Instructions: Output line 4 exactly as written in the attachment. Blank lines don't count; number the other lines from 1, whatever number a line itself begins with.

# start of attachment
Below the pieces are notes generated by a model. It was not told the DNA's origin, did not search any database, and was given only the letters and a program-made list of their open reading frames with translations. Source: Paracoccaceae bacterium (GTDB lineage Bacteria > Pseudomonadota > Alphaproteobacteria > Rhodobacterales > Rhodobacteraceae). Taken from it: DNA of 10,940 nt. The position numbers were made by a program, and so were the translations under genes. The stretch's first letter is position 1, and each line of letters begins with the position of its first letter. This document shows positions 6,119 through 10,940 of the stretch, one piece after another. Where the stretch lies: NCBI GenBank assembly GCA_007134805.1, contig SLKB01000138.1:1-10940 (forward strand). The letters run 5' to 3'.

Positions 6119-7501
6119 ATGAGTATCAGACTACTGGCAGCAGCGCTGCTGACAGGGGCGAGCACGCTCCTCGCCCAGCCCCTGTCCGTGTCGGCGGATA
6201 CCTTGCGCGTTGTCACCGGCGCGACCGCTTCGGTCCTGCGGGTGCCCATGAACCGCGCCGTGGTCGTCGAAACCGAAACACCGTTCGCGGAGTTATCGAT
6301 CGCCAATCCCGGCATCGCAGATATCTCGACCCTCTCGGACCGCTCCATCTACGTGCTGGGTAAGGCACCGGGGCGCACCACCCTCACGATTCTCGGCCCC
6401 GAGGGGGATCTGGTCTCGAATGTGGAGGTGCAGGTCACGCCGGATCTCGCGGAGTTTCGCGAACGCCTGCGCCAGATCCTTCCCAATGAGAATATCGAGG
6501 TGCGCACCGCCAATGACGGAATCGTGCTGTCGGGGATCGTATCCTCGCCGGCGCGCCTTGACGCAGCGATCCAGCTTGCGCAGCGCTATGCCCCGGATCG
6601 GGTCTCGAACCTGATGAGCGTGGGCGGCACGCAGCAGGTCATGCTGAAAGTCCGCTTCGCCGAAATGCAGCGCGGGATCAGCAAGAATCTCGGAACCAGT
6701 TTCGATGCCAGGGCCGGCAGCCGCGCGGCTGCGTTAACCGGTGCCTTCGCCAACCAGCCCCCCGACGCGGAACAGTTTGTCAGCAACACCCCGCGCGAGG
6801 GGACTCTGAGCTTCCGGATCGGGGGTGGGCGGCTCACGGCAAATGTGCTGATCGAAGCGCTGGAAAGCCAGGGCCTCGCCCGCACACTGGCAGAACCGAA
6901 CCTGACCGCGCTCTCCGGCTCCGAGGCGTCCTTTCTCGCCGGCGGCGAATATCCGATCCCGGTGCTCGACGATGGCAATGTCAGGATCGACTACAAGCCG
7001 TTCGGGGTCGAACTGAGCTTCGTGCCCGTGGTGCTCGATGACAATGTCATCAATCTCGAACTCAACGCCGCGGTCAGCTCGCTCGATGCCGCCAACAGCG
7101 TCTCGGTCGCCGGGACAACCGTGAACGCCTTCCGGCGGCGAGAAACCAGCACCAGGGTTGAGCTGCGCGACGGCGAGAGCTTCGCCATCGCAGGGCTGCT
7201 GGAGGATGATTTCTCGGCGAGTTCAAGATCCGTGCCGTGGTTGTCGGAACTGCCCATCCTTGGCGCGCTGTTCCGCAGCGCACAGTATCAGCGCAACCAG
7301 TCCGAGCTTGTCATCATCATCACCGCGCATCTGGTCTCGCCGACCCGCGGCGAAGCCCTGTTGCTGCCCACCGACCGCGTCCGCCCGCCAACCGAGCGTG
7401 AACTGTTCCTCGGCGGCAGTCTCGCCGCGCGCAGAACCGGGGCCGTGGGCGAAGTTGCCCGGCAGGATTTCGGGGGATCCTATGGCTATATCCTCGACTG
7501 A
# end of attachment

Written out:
6201 CCTTGCGCGTTGTCACCGGCGCGACCGCTTCGGTCCTGCGGGTGCCCATGAACCGCGCCGTGGTCGTCGAAACCGAAACACCGTTCGCGGAGTTATCGAT